ABRAMS: Following up now on a story we first told you about last night. A convicted child rapist, who has admitted attacking more than 200 children, walking free today after a California appeals court threw out his conviction on what I think can fairly be described as a technicality. Edward Stokes sentenced to 19 years to life for assaulting a 16-year-old boy, the conviction thrown out because a police report containing some conflicting statements from the victim came to light after the victim committed suicide. The court agreed that the defendant was denied an opportunity to cross-examine the boy about the discrepancies. In a moment we‘ll talk to his attorney who won the appeal about how he feels about helping this pervert go free.
But first, the effort to keep Edward Stokes from striking again. In a letter to his therapist in the early 1990‘s Stokes admitted to having 212 victims -- 212 hands-on victims and he said - quote - “What do I see? A monster. If not a monster then almost 100 of reoffending with - 100 percent chance of reoffending without treatment.”
On the “Today” show this morning Stokes‘ own sister said she‘s sure he‘ll strike again.
(BEGIN VIDEO CLIP)
SUSAN STOKES, SISTER OF SERIAL CHILD RAPIST: There‘s not a doubt in my mind that he perhaps has not already done that since he‘s been released. I know he‘ll reoffend.
(END VIDEO CLIP)
ABRAMS: Unbelievable. Stokes is believed to be living in the Seattle area. I‘m joined now by Sergeant John Urquhart, spokesperson for the King County Sheriff‘s Office. Sergeant, thanks very much for coming on the program. Do you have any idea of where he is?
SGT. JOHN URQUHART, KING CO. SHERIFF SPOKESPERSON: Right now we don‘t know where he is. The last sighting that we had of him was in a suburb of Seattle on Tuesday the 13th.
ABRAMS: And why was he—he wasn‘t stopped at that point. Why?
Because there wasn‘t an arrest warrant out for him?
URQUHART: No, at that point there was no arrest warrant out for him. In fact, we didn‘t even know he was there. It was an alert employee that called us the next day after she saw his picture on TV. In this case we have to remember with the exception of the outstanding warrant that‘s now in the system, he hasn‘t committed any crimes. He‘s free to come and go, live wherever he wants to.
ABRAMS: And tell us about this arrest warrant that has come up since last night when we did the story.
URQUHART: Oh he was released from prison on the 7th of April. On the 10th of April on Saturday six days ago he was in Washington State and he applied for a driver‘s license. When he applied for that driver‘s license, he used a fake address, an address that he doesn‘t live at and in fact has never lived at and actually that‘s perjury and applying for a driver‘s license fraudulently, both of which are felonies in this state. So right now as of last night there‘s arrest warrants out for him for those violations.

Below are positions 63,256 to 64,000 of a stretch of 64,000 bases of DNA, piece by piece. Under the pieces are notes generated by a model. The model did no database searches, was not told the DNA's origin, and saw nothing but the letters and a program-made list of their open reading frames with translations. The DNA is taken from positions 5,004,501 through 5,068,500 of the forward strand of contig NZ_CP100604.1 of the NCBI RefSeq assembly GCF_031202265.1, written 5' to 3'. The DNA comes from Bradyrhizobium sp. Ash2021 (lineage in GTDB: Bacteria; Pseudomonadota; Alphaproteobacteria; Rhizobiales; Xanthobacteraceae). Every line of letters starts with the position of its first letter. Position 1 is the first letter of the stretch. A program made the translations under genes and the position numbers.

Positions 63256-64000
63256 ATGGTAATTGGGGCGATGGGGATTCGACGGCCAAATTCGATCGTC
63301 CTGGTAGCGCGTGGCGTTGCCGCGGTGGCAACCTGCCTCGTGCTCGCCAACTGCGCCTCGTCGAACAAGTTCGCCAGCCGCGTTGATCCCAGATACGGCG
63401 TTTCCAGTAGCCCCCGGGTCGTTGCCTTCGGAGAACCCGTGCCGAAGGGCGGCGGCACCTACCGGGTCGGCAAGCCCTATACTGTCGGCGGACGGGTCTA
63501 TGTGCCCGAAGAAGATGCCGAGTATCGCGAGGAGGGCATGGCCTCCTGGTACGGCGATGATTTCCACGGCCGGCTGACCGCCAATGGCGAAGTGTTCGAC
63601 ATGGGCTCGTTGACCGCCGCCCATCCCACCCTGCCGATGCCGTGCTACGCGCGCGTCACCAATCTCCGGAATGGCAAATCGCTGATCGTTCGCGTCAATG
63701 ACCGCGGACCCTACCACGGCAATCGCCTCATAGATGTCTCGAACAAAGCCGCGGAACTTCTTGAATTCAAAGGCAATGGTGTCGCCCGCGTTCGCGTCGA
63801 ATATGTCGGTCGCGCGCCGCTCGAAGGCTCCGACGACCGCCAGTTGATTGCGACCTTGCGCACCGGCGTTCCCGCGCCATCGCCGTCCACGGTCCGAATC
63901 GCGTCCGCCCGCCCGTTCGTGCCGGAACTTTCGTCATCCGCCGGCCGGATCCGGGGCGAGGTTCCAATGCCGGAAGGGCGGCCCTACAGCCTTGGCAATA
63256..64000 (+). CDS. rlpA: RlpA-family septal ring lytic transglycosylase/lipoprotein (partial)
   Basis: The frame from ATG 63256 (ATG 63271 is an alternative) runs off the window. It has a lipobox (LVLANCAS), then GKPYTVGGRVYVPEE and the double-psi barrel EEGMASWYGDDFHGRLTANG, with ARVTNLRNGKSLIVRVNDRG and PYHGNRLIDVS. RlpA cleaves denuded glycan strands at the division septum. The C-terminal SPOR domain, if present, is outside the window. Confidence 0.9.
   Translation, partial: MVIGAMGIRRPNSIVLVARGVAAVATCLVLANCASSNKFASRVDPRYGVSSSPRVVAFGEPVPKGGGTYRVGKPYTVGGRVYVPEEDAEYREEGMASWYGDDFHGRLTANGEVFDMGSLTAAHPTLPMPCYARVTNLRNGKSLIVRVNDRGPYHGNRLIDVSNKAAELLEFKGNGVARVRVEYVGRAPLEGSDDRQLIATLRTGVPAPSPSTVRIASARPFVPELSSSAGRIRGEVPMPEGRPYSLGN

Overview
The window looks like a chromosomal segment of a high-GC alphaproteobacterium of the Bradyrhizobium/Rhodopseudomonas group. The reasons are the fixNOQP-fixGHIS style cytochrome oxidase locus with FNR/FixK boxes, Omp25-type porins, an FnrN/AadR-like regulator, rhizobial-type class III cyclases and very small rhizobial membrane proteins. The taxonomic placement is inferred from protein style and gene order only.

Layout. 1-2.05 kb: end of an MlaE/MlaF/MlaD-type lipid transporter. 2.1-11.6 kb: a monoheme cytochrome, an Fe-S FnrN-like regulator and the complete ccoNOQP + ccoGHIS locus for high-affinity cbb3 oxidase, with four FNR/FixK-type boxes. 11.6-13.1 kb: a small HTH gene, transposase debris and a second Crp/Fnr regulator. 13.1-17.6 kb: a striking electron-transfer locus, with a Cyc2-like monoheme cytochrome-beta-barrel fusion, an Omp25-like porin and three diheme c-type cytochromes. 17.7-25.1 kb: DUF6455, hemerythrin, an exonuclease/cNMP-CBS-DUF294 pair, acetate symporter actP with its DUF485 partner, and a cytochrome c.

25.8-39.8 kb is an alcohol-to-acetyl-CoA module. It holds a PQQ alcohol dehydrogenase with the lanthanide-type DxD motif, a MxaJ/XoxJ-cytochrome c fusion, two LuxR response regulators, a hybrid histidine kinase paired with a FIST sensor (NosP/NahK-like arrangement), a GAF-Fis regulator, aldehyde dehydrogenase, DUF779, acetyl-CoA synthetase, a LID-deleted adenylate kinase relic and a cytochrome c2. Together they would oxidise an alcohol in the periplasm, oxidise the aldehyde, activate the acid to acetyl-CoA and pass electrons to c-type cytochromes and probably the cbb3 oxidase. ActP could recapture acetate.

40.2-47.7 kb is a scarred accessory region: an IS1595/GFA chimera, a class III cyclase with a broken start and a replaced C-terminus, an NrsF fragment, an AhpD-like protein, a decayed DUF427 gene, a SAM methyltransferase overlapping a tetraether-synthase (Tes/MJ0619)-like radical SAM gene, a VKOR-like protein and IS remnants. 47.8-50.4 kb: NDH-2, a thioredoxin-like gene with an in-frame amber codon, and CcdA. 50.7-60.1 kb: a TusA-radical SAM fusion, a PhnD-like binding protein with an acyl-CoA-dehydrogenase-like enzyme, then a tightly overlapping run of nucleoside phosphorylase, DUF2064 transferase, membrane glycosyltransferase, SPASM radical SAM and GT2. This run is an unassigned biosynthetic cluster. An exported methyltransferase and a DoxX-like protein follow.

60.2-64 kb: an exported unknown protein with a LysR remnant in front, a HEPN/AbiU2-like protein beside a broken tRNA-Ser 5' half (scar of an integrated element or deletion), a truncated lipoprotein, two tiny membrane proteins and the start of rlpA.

ABRAMS: Who can they call if anyone has information about him?
URQUHART: It‘s real simple, 911. That warrant in is in the system nationwide and he‘ll get picked up.
ABRAMS: All right. Sergeant, thanks for taking the time to come on the program. Appreciate it.
Now to attorney John Barnett who defended Stokes, won his appeal last fall. Mr. Barnett, before we talk, thank you, first of all, for coming on the program. Appreciate it...
JOHN BARNETT, STOKES ATTORNEY: You‘re welcome...
ABRAMS: Good to see you again.
BARNETT: Good to see you Dan.
ABRAMS: Before we talk about the legalities surrounding his arrest and some of the reasons as to why he was released, any regrets? Any guilt about helping an admitted serial child molester go free?
BARNETT: Dan, really you know better than that. You know what the lawyer‘s job is. And I don‘t feel guilt for doing my job and asking the appellate courts and the Supreme Court to uphold the Constitution. That‘s a requirement of law and we‘re a country of laws. And a very careful and experienced lawyer like yourself knows...
ABRAMS: You don‘t have to take the case, though. I mean you know you can say—even though he may have a legal argument here, I just don‘t want to be involved with this case.
BARNETT: Well, but of course, his—the determination of guilt in his case was never adequately determined. And I think that one thing that‘s been missed in all of this is that he spent eight years in prison for not—and not being able to be confronted by his accuser. And the report that was withheld for two years was 85 pages and contained dramatic contradictions in his testimony. And 10 judges in California, the three appellate court judges who unanimously voted to reverse the case, and the seven Supreme Court justices who refused to even hear it all agreed...
ABRAMS: Well, just because the Supreme Court doesn‘t hear the case doesn‘t necessarily mean they agree. But...
BARNETT: Well, of course it does, because they did not reverse the lower court. And the way it stands now is that Mr. Stokes was denied a fundamental right, not a technical right, a fundamental right to confront and cross-examine his accuser. And the case was not dismissed by the court of appeals. It was returned for trial. And the District Attorney‘s Office in Orange County elected to dismiss the case...
ABRAMS: Well because the kid was dead. All right, let me read from the appeals court opinion that you won.